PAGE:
. You and sweet plays, and of all plays the best say, unless the thing be taken away, the vice plays, and most to be liked, worthy to be will continue ; nay, I say, if the style were sung of the Muses, or set out with the cun- changed, the practice would profit.” To this ning of Roscius himself; yet are they not fit argument, that the Theatre might become for every man's diet, neither ought they com- the censor of manners, Gosson thus replies : monly to be shown.” It is clear that these “If the common people which resort to thegood plays and sweet plays had not in them- atres, being but an assembly of tailors, tinkselves any of the elements of popularity ; ers, cordwainers, sailors, old men, young therefore they were utterly barren of real men, women, boys, girls, and such-like, be poetry. The highest poetry is essentially the judges of faults there pointed out, the the popular poetry : it is universal in its rebuking of manners in that place is neither range, it is unlimited in its duration. The lawful nor convenient, but to be held for a lowest poetry (if poetry it can be called) is kind of libelling and defaming.” The noconventional; it lives for a little while in tion which appears to have possessed the narrow corners, the pet thing of fashion or minds of the writers against the stage at of pedantry. When Gosson wrote, the poetry this period is, that a fiction and a lie were of the English drama was not yet born; and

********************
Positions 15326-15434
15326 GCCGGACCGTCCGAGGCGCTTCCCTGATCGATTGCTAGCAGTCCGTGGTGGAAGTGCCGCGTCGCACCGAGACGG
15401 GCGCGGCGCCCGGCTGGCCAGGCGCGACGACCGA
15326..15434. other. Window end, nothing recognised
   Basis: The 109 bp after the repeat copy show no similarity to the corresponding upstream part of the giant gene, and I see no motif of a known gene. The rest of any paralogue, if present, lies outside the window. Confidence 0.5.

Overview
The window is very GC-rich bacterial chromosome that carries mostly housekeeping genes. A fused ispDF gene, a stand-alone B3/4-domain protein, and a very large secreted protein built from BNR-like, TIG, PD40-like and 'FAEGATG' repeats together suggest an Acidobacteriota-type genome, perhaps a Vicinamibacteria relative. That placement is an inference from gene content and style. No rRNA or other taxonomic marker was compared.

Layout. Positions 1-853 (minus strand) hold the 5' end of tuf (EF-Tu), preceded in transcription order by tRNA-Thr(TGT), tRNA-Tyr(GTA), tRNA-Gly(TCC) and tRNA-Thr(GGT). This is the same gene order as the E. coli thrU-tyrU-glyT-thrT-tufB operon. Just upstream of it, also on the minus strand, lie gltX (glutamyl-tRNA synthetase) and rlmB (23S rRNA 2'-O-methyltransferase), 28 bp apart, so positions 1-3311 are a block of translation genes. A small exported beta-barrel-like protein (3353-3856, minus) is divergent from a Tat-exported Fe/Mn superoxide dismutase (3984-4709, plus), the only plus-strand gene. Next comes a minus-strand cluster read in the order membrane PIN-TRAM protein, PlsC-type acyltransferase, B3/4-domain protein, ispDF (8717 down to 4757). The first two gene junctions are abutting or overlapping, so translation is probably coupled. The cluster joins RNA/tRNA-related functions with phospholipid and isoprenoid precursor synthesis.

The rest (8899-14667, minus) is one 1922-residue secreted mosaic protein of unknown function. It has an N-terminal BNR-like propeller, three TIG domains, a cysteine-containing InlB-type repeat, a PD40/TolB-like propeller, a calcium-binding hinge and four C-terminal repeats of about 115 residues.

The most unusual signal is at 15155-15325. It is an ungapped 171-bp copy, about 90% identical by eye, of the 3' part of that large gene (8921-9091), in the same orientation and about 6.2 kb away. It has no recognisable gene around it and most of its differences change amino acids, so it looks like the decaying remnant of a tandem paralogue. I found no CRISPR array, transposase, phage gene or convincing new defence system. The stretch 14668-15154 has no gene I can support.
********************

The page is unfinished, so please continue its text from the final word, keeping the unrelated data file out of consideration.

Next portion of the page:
“ The perfectest the people contented themselves with some- image is that which maketh the thing to thing else that was nearer poetry than the seem neither greater nor less than indeed plays which were “not fit for every man's it is; but, in plays, either the things are diet.” Gosson, in his second tract, which, feigned that never were, as Cupid and Psyche provoked by the answer of Lodge to his played at Paul's, and a great many comeSchool of Abuse, is written with much dies more at the Blackfriars, and in every more virulence against plays especially, thus playhouse in London, which, for brevity sake, describes what the people most delighted in: I overskip; or, if a true history be taken in “As the devil hath brought in all that Poetry hand, it is made like our shadows, longest at can sing, so hath he sought out every strain the rising and fall of the sun; shortest of all that Music is able to pipe, and drawn all at high noon.” kinds of instruments into that compass, It has scarcely, we think, been noticed that simple and mixed. For the eye, beside the the justly celebrated work of Sir Philip Sidbeauty of the houses and the stages, he ney forms an important part of the controsendeth in garish apparel, masks, vaulting, versy, not only against the Stage, but against tumbling, dancing of jigs, galliards, moriscos, Poetry and Music, that appears to have comhobby-horses, showing of juggling casts ; no- menced in England a little previous to 1580.